However offensive to the martini purists, this has to be one of the most evocative references in history to a cocktail. (For the uninitiated, martini’s are stirred—generally only cocktails needing texture and aeration [things with egg yolk, juices, cream etc.] are shaken.) And since my only familiarity with this most classic of classic cocktails was a disastrous sampling on one of my first ever visits to the local lounge as a mere lad of eighteen, I decided it was past time to truly sample the mysteries of the traditional martini.
So what is a martini— besides those colourful and mislabeled drinks found in cocktail menus everywhere? Well a traditional martini is gin and vermouth. Period. The original dry martini (a product of the 20s) was generally London dry gin and dry vermouth combined at a ratio of 2:1. Over time the amount of vermouth has steadily dropped, by the 40s it was 4:1 and these days 6:1 or 8:1 is quite common with some even eschewing the vermouth altogether beyond, as Noël Coward put it, “waving it in the general direction of Italy”. A common variation called a dirty martini contains a splash of olive brine or olive juice.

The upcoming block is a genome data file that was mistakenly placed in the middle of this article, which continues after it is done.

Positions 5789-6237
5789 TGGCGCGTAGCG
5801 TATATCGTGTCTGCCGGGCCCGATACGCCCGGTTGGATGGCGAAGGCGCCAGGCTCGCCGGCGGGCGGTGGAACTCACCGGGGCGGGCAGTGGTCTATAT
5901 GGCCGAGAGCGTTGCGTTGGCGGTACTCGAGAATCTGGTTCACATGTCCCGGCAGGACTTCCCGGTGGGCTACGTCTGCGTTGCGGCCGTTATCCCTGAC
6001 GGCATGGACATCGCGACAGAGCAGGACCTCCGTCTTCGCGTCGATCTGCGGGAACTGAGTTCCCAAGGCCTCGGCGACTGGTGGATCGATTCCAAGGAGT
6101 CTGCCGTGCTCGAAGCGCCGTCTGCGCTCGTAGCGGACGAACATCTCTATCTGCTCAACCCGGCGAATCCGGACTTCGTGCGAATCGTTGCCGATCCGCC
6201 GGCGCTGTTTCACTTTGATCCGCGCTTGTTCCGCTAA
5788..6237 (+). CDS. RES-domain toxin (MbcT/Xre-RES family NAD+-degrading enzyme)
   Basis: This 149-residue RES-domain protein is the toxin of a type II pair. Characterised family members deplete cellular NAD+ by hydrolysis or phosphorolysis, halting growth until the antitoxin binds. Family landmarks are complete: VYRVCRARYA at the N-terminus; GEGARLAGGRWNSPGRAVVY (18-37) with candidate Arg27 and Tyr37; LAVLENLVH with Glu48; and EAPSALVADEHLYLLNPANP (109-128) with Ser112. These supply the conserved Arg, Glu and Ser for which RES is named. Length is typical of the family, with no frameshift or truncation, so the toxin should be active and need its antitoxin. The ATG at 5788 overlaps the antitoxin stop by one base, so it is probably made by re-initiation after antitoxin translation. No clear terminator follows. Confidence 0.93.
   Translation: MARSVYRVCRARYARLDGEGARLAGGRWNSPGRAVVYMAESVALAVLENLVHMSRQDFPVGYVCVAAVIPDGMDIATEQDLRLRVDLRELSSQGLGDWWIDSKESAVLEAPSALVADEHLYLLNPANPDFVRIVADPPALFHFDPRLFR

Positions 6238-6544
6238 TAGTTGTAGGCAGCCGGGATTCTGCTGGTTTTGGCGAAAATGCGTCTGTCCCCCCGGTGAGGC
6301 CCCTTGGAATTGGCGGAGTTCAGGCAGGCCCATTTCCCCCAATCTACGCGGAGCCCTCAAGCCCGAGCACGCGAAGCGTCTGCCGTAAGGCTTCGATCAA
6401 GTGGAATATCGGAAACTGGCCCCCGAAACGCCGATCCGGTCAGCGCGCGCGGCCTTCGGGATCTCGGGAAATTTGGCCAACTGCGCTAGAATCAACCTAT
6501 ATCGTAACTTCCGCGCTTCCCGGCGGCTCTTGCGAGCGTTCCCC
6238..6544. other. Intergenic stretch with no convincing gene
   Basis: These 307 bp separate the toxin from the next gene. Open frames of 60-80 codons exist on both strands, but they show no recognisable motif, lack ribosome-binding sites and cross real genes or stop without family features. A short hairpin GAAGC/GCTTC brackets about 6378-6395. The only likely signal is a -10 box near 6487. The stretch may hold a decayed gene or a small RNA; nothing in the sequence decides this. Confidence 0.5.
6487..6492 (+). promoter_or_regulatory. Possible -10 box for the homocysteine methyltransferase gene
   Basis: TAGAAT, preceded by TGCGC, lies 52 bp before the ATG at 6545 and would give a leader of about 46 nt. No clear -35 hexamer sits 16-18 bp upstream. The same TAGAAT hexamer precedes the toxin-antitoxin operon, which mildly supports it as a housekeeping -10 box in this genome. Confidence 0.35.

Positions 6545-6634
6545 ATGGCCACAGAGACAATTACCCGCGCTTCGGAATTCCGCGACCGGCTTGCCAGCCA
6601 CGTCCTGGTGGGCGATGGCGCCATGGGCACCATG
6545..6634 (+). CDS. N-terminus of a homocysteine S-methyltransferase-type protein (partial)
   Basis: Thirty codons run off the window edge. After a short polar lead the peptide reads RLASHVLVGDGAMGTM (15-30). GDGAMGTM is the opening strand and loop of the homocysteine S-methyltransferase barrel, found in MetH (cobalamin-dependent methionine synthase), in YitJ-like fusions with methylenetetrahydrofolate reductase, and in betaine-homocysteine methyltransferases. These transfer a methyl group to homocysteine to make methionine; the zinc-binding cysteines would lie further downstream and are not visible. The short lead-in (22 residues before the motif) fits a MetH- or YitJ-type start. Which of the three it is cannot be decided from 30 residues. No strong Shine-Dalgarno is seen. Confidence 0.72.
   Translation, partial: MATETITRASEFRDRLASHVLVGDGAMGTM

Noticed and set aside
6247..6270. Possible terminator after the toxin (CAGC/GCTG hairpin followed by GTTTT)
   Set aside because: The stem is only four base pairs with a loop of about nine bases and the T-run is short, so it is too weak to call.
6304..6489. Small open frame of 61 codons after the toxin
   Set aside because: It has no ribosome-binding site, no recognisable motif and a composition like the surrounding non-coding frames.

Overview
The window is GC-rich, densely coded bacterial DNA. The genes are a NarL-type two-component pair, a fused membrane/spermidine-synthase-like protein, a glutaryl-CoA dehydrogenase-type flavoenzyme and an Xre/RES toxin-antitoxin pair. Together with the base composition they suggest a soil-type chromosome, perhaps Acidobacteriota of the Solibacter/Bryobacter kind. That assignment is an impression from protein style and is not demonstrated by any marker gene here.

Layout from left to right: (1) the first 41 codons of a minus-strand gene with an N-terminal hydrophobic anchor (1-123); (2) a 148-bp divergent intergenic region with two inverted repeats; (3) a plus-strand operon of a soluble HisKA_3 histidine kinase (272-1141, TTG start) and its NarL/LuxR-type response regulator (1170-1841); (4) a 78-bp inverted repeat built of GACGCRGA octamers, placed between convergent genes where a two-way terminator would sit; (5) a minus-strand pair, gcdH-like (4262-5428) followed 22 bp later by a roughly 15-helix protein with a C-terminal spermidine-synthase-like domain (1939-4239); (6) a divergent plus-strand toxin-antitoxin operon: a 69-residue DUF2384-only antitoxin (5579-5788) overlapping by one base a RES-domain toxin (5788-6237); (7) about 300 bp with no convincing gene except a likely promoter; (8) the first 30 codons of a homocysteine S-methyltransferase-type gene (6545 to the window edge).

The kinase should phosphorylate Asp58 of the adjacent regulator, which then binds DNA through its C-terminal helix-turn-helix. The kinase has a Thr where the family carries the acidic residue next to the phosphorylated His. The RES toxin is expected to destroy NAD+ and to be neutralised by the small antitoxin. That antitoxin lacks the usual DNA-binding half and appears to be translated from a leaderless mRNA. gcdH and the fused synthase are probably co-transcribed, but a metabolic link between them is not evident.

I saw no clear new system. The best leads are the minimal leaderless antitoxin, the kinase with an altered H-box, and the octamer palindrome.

- cracked ice
- 4 oz of Dry gin
- 1 oz dry vermouth
- olive for garnish
Crack the ice with the end of your bar spoon and add to a cocktail mixing glass. Add in the gin and vermouth and stir—about 20 seconds should do. Strain into cocktail glasses and garnish with an olive.
The verdict: we tasted a small sampler of the original 2:1 martini before moving on to the 4:1 version we’d decided was canonical. No one stated a preference for the original but it wasn’t bad. Our classic martini was a lovely smooth sipping drink that had no pretensions towards modern cocktails. We still aren’t used to the idea of our cocktails not being the typical 1 oz of alcohol, so the bite of the martini was a good reminder to take it slow. After a bit I added some olive brine to “dirty” mine up a bit but frankly it was a mistake. In the end, another martini night is definitely in order to try out a few more variations on the proportions, but there seemed to be agreement that the martini, the martini is definitely worth the hype.